Is the DIY movement empowering or shortchanging us? That’s the provocative question Emily Matchar tackles in her new book, Homeward Bound: Why Women Are Embracing the New Domesticity. Matchar describes a homespun rebellion taking place, as twenty- and thirty-something women (and some men) “embrace the domestic in the service of environmentalism, DIY culture, and personal fulfillment.” From backyard chicken coops to making your own soap or selling quilts in an Etsy shop, Matchar looks at the ways young people who feel failed by a stagnant economy and the corporate world’s inflexibility are trying to build purpose-filled lives.
To this movement, we at Etsy tip our hats. We agree with Matchar’s argument that people today feel let down by big institutions and mass culture and are seeking a more meaningful life and livelihood. We don’t see that trend limited to young people; on Etsy, the average age of a seller is 41, because the opportunity draws makers across generations. Like Matchar, we’ve noticed the explosion in artisan businesses across sectors, and that “the handcrafted look is actually beginning to be co-opted by big-box stores.” Where we part ways with Matchar is over the conclusions she draws, specifically about the political implications of pursuing domestic enterprise.
Matchar dedicates a chapter to Etsy and the rise of the craft entrepreneur, and she levels some criticisms we’ve heard before. Matchar suggests that Etsy is peddling a false dream: “Ironically, what started as a movement to empower women seems to inadvertently morphed into another low-margin pink-collar industry — enjoyable for many, lucrative for few, but ultimately falling far short of its promises.” Success at entrepreneurship has never been easy; but access to entrepreneurship is getting much easier. Etsy doesn’t have a position on what success looks like; that’s for our sellers to determine for themselves. Our data shows that Etsy is a factor in economic independence — while most of our sellers don’t earn their primary income from the site, the income they earn helps cover household bills while providing security and flexibility.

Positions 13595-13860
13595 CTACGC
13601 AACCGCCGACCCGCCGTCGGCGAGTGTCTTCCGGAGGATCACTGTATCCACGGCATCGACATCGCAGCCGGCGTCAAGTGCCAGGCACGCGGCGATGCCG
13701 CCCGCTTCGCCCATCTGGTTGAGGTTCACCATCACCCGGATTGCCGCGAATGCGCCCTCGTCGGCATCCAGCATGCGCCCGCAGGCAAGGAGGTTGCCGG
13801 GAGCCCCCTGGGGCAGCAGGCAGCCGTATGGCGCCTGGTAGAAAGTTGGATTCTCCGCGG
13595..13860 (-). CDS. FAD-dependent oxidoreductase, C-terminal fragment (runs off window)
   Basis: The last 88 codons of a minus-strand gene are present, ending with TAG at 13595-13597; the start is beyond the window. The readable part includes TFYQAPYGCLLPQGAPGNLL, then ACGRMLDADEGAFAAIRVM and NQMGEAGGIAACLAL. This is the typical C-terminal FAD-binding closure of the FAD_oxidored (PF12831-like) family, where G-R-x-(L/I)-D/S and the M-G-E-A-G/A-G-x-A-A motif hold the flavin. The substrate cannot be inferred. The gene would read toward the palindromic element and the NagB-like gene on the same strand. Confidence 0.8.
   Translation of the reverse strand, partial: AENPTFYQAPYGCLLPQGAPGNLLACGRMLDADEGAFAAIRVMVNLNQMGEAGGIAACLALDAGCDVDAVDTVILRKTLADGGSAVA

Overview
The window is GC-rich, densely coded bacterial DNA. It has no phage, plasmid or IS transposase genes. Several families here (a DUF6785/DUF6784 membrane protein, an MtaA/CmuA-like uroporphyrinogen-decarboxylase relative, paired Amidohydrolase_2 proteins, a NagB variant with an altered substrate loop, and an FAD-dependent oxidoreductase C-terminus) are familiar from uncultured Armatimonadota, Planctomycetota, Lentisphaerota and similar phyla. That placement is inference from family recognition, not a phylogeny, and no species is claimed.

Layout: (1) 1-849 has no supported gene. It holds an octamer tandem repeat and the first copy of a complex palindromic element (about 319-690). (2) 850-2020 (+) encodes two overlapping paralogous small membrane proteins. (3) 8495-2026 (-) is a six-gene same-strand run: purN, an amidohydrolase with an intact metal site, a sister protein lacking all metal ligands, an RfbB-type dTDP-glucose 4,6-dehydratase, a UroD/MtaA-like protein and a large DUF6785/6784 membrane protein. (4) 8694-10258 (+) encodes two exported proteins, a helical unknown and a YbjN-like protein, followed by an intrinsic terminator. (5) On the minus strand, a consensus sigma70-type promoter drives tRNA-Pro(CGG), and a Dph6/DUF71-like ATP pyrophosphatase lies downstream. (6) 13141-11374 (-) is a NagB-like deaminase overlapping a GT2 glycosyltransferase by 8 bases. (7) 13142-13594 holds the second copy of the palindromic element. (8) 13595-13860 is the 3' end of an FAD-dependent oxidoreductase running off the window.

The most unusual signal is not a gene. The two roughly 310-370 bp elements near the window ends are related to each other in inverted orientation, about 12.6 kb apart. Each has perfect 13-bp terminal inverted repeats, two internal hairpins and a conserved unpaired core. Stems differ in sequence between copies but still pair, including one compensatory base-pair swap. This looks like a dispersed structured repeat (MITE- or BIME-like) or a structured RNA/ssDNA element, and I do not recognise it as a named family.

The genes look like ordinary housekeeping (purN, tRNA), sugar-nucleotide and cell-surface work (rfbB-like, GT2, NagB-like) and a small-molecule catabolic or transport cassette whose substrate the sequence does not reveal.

Matchar argues that by returning to the home in hopes of finding a more pleasant work/life balance, these women are stepping out the workforce and the public eye — to the detriment of society. As Matchar puts it, “While we want to believe that ‘all change begins at home,’ this is not necessarily the case; even if it were, all change needs to not end at home… If women cut back on their ambitions en masse, institutional change will never happen and the glass ceiling will lower. We need to be [in the workplace] to demand the equal pay, mandatory maternity leave, more humane hours.” We think that by participating in this revitalized economy of small business owners, empowered women (and men) are creating a new, strong, and visible alternative. The communications revolution brought to us by blogging and social media has given individuals a bigger megaphone than ever. Luckily, political power today doesn’t only reside inside traditional institutions like corporate workplaces.
We also disagree that running a domestic enterprise equates with less ambition. Across the board, Etsy sellers want their sales to grow. In a recent survey, we learned that the vast majority consider their shop a business, not a hobby — even those who have barely had any sales, yet. That is ambition.
The traditional workplace is changing, whether we like it or not. Jobs are not less secure because certain women are choosing to “drop out”; trends like the increased cost of benefits and technical automation are impacting a much broader swath of the workforce than the generation and sub-culture Matchar focuses on. Anyone who wants to be involved in collective efforts to change policies impacting solo entrepreneurs should get in touch with Etsy’s Public Policy Director, Althea Erickson.
That’s our take; now we want to hear what you think. Have you read Homeward Bound? Do you identify with the movement Emily Matchar describes? What do you consider success and ambition?